Brooke Versaw ’18 is a junior chemistry major from College Station, TX. Versaw has served in leadership roles with the American Chemical Society and Aggie Honor Council, and has been active as a member of the MSC Visual Arts Committee and as a National Scholar Ambassador. Versaw was selected as a University Scholar, Beckman Scholar, Undergraduate Research Ambassador, and a Robert A. Welch Foundation Scholarship, and is proficient in Spanish.
Versaw has extensive experience in undergraduate research, having worked in Dr. Junha Jeon’s synthetic organic lab, with Dr. Steve Lockless’s protein chemistry group, and in Dr. Karen Wooley’s polymers and functional macromolecules laboratory. She plans to pursue a Ph.D. in polymer chemistry and have an academic career conducting research on polymer synthesis and materials characterization. Versaw’s research has resulted in multiple first-author publications.
Texas A&M has a long history of success with the Goldwater Scholarship. Previous Goldwater Scholars include Nicholas Mondrik ’15 (physics), Erica Gacasan ’16 (biomedical engineering), Aaron Griffin ’16 (biochemistry & genetics), and Maura Cadigan ’17 (aerospace engineering). If you are a STEM student invested in research and would like to learn more about the Goldwater Scholarship, please contact National Fellowships coordinator Benjamin Simington (email@example.com) or visit our website: http://tx.ag/NatlFellows.
The Honors Welcome on Friday, August 26, recognized twelve new students joining the University Scholars program. University Scholars is a personal and professional development program for high-achieving students who serve as ambassadors for the University Honors program. Each spring, ten to twelve freshmen are selected for the Scholars program through an intensive application and interview process. The program seeks students who are intellectually curious and who demonstrate critical thinking, self-awareness, poise, and maturity. Scholars are able to engage in rigorous conversation and to defend their ideas. They’re also highly accomplished and motivated students who love learning for the sake of learning.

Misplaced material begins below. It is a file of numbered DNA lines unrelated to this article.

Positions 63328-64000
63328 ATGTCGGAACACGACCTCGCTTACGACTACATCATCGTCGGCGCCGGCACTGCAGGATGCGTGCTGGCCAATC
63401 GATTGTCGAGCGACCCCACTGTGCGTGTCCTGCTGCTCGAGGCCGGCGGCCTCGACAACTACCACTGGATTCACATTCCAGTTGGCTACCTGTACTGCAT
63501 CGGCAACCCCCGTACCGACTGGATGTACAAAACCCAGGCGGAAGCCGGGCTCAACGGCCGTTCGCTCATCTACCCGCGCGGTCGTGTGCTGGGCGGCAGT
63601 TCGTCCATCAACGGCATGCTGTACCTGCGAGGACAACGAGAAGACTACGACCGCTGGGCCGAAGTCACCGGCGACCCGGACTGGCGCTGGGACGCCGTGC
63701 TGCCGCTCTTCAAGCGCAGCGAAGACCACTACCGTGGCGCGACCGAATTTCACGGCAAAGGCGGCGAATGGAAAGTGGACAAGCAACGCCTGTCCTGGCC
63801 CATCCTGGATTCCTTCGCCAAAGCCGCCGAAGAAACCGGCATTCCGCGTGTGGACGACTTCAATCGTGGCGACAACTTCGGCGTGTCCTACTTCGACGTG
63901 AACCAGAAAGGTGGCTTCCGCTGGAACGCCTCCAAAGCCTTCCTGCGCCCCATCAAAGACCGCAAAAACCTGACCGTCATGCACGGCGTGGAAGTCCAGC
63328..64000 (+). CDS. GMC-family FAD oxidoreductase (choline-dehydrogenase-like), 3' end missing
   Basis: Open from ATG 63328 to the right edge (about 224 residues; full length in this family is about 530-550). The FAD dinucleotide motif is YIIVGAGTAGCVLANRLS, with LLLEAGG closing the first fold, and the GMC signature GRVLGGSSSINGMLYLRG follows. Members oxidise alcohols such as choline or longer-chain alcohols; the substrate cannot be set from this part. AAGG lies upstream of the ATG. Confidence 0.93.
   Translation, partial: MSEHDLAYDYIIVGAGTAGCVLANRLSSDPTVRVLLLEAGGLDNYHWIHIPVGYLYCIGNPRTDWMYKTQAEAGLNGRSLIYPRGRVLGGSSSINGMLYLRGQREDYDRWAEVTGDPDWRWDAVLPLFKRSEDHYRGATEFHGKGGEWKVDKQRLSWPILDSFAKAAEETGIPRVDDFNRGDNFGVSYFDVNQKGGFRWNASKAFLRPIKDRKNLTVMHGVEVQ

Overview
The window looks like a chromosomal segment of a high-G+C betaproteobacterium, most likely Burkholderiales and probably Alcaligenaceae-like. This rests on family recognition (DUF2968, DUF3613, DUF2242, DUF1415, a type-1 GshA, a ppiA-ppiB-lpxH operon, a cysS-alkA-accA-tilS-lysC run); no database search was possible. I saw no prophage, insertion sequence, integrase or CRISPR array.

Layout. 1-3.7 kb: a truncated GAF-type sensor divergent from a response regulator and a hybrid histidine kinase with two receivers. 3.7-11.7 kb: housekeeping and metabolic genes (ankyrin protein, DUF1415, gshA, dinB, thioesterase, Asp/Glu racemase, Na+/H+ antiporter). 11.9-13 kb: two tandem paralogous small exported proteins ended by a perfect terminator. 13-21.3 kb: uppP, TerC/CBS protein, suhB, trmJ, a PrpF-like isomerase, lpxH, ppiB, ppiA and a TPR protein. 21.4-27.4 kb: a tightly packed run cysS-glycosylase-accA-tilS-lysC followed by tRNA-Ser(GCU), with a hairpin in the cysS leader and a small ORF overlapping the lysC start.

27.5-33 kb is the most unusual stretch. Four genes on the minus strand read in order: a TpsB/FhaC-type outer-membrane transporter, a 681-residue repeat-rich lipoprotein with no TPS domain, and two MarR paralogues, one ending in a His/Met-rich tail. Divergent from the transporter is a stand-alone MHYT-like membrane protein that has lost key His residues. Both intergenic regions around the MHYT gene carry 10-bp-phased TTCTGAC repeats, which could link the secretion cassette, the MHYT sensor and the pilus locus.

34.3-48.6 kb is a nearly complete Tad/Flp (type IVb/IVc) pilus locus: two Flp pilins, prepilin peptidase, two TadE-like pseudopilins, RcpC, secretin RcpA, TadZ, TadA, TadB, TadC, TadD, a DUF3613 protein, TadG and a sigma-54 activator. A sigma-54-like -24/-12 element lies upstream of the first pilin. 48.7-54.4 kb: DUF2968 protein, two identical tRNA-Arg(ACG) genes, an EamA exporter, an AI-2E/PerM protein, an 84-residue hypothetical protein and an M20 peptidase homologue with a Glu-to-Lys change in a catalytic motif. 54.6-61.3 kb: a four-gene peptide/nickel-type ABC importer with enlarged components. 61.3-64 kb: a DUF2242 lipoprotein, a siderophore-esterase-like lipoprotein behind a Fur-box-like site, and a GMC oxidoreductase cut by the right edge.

These new Scholars will join their twenty-one peers in the Exploration Series, seminar courses offered to Scholars each semester. Previous Exploration Series have delved into transportation, education, television, comedy, and animal conservation, among many other topics. Sophomores new to the program participate in a personal statement writing seminar, “Futuring Yourself,” together.
Throughout the program, University Scholars seek intellectual challenge and share their unique perspectives from an array of academic and cultural backgrounds. We are excited for twelve new University Scholars to grow in this program during the next three years and look forward to seeing their future accomplishments both at Texas A&M and in the world!